Temples and Markets in Chiang Mai

Chiang Mai is in northern Thailand and from the moment we touched down after a day in Bangkok, it felt somehow more authentic. The people are much more friendly and, unlike in the islands and in Bangkok where you feel the locals are somehow touristed-out, Thailand’s catchphrase “land of smiles” becomes much more self evident. We checked into “Julie’s Guesthouse,” a beautiful, social – and uber cheap – hostel in the middle of the walled city centre. Everything is cheaper in Northern Thailand too. 15Baht (about 50cents)/hour for internet, 90B (about $3) for a room and 150B (about $5) for a one-hour Thai massage! Can’t get much better than that.

Markets Galore

Now that we are on the last leg of our journey we can finally justify shopping! Walking markets are ubiquitous in Chiang Mai. Saturday markets, Sunday markets, the famous Night Bazaar – we hit them all! We have become master hagglers too, and for handicrafts and textiles, Chiang Mai is noticeably cheaper than Bangkok (or at least the Kao San road as we haven’t made it to the huge weekend market in Bangkok yet).

I think you could find anything you want for cheap-cheap in these markets. I’ve seen Prada fakes, real Mac make-up, pashminas, bags, Tiffany brand jewelry, I-pod Touch, every CD and DVD ever made and photocopied Lonely Planets. Sarah and I met up with Sarah’s friend from home, Charlotte and her travel partner Jenn. We went into a store which was wall-to-wall jewelry – literally every surface was covered in some kind of necklace or bracelet or semi-precious stone. I wasn’t sure if we were going to be able to tear the girls away from there! But even I had to admit, it was pretty fabulous.

Mountain Sightseeing

We met up with a couple from our hostel in order to share the price of a song thaew (a red, open-air taxi) up the mountain to Doi Suthep and the Winter Palace: two of Chiang Mai’s most famous attractions. The Winter Palace was first and we spent a while exploring the grounds. Unfortunately, the weather was abysmal. The whole place was shrouded in cloud and so the normal splendor of the gardens and fountains was a bit lost on us. We hoped it would be better at Doi Suthep.

In fact, the weather didn’t improve but it did lend an air of mystery to the temple that it wouldn’t have had otherwise. We couldn’t see the (apparently) fabulous views of Chiang Mai but we did have fun exploring the temple and walking the steps.

Village Walks

The last thing we did in Chiang Mai was visit some of the villages in the surrounding area. It was a very mixed bag kind of tour, which we thought was going to be exclusively about the villages but ended up also including a tour of an elephant dung paper factory, an orchid and butterfly farm and the caves at Chiang Dao. Quite random.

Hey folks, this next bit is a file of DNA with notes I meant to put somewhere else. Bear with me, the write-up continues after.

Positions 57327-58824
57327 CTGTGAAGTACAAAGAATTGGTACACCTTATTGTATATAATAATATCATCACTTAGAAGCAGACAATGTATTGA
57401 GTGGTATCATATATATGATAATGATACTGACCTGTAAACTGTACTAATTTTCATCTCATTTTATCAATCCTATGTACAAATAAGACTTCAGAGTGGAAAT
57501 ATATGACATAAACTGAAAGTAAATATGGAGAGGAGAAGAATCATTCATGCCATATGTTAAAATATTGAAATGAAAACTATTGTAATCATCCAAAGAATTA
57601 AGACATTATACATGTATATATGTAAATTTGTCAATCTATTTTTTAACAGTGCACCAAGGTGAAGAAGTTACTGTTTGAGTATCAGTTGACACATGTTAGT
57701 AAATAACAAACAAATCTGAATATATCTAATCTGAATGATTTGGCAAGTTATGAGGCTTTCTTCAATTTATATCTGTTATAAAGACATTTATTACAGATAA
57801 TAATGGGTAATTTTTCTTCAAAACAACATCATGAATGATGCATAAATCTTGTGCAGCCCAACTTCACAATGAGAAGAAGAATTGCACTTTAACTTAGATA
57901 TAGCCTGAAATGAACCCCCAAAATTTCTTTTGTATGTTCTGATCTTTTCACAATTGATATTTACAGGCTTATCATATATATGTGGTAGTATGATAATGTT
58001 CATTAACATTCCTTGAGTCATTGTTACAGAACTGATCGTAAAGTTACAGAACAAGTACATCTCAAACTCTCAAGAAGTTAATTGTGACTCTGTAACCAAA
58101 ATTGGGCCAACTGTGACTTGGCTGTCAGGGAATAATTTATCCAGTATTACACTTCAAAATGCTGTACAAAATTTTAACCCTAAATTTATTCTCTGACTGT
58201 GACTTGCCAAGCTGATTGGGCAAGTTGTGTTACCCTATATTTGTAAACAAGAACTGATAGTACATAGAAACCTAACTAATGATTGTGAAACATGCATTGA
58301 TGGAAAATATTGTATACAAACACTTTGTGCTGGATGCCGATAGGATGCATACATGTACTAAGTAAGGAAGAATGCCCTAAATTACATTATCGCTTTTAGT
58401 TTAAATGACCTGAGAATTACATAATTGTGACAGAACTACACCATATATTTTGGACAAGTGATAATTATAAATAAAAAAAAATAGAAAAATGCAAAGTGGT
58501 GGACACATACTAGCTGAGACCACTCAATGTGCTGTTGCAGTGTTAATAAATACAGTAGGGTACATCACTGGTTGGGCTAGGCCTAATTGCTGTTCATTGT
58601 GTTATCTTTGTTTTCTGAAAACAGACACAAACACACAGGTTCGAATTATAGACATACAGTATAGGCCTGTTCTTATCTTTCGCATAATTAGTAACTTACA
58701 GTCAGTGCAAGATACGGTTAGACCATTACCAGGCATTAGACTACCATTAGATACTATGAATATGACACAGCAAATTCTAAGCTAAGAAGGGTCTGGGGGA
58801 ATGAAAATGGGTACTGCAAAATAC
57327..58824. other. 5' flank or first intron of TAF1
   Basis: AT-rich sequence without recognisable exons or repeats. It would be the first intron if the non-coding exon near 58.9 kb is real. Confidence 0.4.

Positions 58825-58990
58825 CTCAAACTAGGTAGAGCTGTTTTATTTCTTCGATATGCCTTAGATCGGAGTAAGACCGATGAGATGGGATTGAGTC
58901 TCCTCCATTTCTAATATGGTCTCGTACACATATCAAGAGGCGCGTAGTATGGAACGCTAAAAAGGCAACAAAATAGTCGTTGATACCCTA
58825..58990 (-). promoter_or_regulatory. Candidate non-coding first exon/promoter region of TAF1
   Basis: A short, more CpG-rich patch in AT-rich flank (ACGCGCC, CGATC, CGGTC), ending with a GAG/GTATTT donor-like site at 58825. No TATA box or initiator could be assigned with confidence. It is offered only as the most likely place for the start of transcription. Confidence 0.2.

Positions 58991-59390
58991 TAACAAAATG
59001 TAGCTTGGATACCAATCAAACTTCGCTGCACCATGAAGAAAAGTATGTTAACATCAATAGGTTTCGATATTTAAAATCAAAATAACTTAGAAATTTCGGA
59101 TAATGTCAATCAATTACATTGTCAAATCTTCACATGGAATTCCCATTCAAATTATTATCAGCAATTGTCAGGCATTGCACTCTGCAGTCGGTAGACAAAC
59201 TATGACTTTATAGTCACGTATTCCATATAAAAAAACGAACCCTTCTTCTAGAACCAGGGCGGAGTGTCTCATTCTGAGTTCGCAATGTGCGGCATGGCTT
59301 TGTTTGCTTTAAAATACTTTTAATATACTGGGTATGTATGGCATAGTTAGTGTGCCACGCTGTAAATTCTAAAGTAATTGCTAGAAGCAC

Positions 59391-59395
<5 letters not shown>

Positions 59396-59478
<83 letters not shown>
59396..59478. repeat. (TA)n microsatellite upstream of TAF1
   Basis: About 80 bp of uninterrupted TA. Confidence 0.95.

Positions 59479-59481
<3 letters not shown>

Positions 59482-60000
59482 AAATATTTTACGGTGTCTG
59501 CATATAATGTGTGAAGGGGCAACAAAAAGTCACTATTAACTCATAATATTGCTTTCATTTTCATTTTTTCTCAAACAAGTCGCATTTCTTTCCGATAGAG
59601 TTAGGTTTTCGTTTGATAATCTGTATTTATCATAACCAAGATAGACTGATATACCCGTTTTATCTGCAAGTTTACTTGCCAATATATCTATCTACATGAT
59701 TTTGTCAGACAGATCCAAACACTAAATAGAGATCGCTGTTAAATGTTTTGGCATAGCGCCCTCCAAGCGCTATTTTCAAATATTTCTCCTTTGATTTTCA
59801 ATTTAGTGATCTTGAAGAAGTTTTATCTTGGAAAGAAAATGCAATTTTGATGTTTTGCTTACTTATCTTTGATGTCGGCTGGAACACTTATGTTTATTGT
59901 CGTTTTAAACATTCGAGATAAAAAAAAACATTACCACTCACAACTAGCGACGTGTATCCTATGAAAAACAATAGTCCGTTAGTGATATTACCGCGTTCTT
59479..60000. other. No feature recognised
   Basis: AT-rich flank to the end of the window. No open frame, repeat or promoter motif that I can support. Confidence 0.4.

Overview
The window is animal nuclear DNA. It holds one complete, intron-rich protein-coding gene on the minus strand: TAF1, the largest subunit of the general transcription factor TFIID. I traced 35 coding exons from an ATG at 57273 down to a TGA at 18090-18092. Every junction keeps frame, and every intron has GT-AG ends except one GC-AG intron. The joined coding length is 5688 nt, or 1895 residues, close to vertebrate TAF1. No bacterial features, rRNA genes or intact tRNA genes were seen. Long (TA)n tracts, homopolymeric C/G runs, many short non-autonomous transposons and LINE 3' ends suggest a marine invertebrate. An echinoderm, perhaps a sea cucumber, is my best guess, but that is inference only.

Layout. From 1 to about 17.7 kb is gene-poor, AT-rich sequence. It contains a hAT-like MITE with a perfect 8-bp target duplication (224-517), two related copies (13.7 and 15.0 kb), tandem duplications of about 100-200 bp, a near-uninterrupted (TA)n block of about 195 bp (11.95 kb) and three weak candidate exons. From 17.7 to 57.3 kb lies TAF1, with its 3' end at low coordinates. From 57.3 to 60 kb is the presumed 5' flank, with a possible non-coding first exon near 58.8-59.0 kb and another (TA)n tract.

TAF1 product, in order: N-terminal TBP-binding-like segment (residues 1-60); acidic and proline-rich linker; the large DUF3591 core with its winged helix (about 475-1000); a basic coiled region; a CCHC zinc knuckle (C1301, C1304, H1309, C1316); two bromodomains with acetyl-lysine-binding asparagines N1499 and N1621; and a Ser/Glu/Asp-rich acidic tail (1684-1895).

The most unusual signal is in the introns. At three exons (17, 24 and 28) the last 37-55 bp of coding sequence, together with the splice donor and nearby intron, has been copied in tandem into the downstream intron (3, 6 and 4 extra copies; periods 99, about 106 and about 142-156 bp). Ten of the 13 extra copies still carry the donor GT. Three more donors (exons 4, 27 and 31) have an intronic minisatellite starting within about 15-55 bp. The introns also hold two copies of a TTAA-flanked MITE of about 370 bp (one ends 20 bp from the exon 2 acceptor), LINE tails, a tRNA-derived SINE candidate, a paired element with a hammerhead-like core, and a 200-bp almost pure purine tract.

The villages, however, were eye-opening. Or rather, the village was. All the tribes we thought we were going to see were in fact located in one, highly touristy village. In the one complex were members of the long neck Karen tribe, the big ear hill tribe, the lisu tribe, amongst others. Most of the tribe members are refugees from Myanmar. We were allowed to take our photos with them and to buy their goods but most of them didn’t speak much English – or were reluctant too – and we were soon ushered back into the car to the next stop. We did in fact go and visit some other villages, but again it was to be bombarded by children selling friendship bracelets. Cries of “10Baht… 10Baht” became a kind of mantra to the group. I swear I hear it in my dreams now!


Wok with Amy!

For the most part I’ve been blogging in chronological order, but I’m going to have to take a more themed approach for this entry and write about my favourite Thai subject: food!

Most of the streets in Bangkok and Chiang Mai are packed with food stalls. You can walk from one part of the city to the another and pick up some pad thai for breakfast, fried chicken (way better than KFC) for lunch, chicken satay for dinner and some fresh Alphonso mangos for dessert. Can’t really imagine anything better… and for under a dollar each meal!

That’s what inspired me most to go out in Chiang Mai and do a cooking course. Mine was with Pad Thai Cooking course and I would definitely recommend them! We made six dishes each: breakfast, appetizer, soup/salad, curry, stir-fry and a dessert. Each category had six different options to choose from so there was a lot of choice in what you could make. I ended up choosing pad thai, spring rolls, tom yum soup, panang curry, chicken stirfry with cashew nuts and fried bananas.

First of all we did a market tour. We were taught all about the spices used to make curry paste and the different “Thai” versions of fruit and vegetables. We tried different types of fruit including mangosteen and rambutan – both delicious, white-flesh fruits, similar to lychee.